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TUCoPS :: Radio :: pressr~1.txt

National Lawyers Guild Committee on Democratic Communications welcomes LPFM




Committee on Democratic Communications National Lawyers Guild
558 Capp Street
San Francisco,  CA  94110
415.522.9814
fax 415.362-4119
http://www.nlgcdc.org

January 19, 2000

THE NATIONAL LAWYERS GUILD COMMITTEE ON DEMOCRATIC COMMUNICATIONS, ON
BEHALF OF ITSELF, THE MICRORADIO EMPOWERMENT COALITION AND MICRORADIO
ACTIVISTS AROUND THE COUNTRY, WELCOMES THE NEW LPFM SERVICE AND REMAINS
COMMITTED TO HELPING CREATE A DIVERSE AND ACCESSIBLE LOCAL RADIO SERVICE

*****
 The National Lawyers Guild Committee on Democratic Communications
(NLGCDC), an activist organization devoted to protecting the Right to
Communicate of all people, welcomes the FCC's announcement today of the new
Low Power FM service. On behalf of our constituency, the pioneers and
activists of the microradio community, we applaud the FCC's emphasis on
creating a truly local and noncommercial low power service that will
increase the diversity of local voices on the public's airwaves.

Alan Korn, a San Francisco attorney and one of the architects of the micro
radio legal defense, states "We are gratified that after years of trying to
squelch the micro radio movement, the FCC now realizes that local,
community-based low power radio is desperately needed to counteract the
enormous centralization taking place in the broadcast industry since the
Telecommunications Act of 1996."

 The NLGCDC is especially pleased that the FCC has followed many of the
suggestions, raised in its formal Comments to NPRM 99-25, to establish a
non-commercial LPFM service to counteract the massive commercial
consolidation of the radio airwaves following the Telecommunications Act of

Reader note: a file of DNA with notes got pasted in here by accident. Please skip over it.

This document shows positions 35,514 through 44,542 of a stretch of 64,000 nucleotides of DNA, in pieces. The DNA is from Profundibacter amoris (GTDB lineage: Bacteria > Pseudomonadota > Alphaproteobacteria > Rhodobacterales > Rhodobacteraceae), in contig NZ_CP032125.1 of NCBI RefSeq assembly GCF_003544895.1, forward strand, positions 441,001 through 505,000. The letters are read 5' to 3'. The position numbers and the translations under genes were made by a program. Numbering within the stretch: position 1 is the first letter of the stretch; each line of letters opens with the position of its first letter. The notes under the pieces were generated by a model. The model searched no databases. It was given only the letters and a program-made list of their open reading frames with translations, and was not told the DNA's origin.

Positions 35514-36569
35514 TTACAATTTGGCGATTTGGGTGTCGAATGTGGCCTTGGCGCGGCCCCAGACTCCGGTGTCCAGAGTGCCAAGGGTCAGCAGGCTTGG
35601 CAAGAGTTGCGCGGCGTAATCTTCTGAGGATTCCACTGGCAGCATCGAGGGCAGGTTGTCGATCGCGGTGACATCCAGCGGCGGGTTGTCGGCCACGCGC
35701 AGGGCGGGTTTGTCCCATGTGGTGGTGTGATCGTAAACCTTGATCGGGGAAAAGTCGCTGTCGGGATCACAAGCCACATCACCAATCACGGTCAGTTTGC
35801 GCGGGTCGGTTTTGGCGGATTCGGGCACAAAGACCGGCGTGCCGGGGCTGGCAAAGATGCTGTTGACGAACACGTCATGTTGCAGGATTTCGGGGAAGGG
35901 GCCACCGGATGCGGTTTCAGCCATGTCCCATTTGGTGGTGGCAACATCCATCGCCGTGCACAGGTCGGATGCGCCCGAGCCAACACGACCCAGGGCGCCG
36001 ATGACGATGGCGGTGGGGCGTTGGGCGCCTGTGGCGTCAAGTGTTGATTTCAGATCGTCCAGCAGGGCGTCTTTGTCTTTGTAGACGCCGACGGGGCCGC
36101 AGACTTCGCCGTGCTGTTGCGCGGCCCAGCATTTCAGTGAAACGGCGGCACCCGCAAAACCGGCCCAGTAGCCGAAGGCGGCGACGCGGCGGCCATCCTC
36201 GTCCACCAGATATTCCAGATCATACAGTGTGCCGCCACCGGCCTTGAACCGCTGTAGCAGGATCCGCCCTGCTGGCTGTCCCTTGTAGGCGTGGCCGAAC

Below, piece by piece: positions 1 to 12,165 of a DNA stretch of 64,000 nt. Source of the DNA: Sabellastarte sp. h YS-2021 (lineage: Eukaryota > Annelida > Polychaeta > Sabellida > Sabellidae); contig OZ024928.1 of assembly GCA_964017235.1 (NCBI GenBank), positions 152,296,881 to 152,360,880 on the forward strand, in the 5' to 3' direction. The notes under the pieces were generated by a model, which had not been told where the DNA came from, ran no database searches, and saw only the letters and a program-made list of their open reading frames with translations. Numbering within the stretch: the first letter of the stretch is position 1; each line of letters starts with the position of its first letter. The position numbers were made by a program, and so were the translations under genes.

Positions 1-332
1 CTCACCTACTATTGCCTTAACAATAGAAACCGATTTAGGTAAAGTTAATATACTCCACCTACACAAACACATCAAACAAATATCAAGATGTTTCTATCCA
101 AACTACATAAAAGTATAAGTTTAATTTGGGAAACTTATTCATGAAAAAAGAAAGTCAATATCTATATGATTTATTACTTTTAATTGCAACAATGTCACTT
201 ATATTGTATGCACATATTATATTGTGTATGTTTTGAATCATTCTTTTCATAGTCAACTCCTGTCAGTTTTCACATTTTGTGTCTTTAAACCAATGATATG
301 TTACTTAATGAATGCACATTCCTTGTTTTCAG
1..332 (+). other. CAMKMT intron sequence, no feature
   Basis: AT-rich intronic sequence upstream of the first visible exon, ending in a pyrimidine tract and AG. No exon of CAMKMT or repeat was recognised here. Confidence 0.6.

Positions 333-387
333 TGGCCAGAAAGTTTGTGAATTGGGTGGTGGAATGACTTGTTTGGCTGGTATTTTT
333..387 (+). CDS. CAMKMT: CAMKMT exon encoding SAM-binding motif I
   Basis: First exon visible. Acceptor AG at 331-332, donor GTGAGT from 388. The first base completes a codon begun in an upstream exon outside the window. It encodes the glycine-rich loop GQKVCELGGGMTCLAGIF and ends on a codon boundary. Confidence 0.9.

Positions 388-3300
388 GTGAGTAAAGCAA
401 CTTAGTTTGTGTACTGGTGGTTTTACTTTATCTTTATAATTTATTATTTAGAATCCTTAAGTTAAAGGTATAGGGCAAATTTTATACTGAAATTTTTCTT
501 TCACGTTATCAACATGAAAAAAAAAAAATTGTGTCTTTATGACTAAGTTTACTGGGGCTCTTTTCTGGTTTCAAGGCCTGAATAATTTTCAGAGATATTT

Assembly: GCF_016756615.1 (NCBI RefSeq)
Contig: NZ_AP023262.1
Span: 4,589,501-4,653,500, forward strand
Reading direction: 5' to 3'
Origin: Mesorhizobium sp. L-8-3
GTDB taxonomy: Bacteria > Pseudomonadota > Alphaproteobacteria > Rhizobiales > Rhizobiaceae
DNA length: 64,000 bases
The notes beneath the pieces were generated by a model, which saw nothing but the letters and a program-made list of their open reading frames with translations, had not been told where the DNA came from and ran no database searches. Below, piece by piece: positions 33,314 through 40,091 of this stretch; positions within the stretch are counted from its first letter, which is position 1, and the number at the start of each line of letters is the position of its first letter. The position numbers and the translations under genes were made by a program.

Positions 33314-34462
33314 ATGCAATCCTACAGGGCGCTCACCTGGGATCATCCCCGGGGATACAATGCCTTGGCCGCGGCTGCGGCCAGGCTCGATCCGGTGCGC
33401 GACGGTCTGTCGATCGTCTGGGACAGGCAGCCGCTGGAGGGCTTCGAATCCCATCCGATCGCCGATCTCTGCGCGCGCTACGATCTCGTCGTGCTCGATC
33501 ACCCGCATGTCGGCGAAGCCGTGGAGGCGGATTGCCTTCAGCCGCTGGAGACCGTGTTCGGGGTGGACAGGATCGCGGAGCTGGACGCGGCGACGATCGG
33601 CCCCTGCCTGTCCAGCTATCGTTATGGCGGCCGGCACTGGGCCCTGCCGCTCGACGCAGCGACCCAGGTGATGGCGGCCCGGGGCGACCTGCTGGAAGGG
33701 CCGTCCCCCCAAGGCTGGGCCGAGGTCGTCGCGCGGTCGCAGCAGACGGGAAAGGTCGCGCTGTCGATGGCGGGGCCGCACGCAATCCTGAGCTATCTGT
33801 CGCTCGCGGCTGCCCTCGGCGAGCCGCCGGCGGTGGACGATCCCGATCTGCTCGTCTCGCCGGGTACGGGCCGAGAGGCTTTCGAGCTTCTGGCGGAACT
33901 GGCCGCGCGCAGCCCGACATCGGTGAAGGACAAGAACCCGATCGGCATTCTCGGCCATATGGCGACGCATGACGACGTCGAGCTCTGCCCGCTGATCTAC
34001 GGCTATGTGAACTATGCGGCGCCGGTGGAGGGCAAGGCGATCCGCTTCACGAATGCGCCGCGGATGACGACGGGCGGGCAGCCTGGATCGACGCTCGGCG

1996.  In our Comments, we suggested that the FCC create an LPFM service to
serve local communities with locally-produced radio programming, to enable
diverse and alternative voices to utilize the airwaves, and to encourage
radio service by and for traditionally unserved communities. We sincerely
hope that the FCC's LPFM service, if properly implemented, will achieve
these goals.

Nonetheless, the NLGCDC has a number of concerns that we hope the FCC will
address in the coming weeks and months.  First, we fear that any failure by
the FCC to require strict ownership limits of one station per local entity,
and to prevent LPFM license transfers, will counteract the service's goals
by allowing certain individuals and groups to dominate the new LPFM
service.  Second, we are concerned about the FCC's anticipated failure to
relax 2nd adjacent spacing requirements in urban centers like New York,
which will prevent new stations from going on the air and deny millions of
citizens from hearing the many diverse voices such a LPFM service may
offer.  Third, we hope that the licensing process will be accessible to all
interested members of the public and that frequencies will be allocated
equitably to those voices who do not currently have access to a broadcast
outlet.  Finally, we strongly support a complete amnesty for the microradio
pioneers who, through their political activism and civil disobedience,
helped to bring about this new LPFM service. To bar mircoradio pioneers
from the airwaves is equivalent to continuing to require Rosa Parks to ride
in the back of the bus.

For more information concerning the FCC's Low Power FM service, or about
the NLGCDC or Microradio Empowerment Coalition, please contact Alan Korn at
(415) 362-5700 or Amanda Huron at (202) 265-1843.


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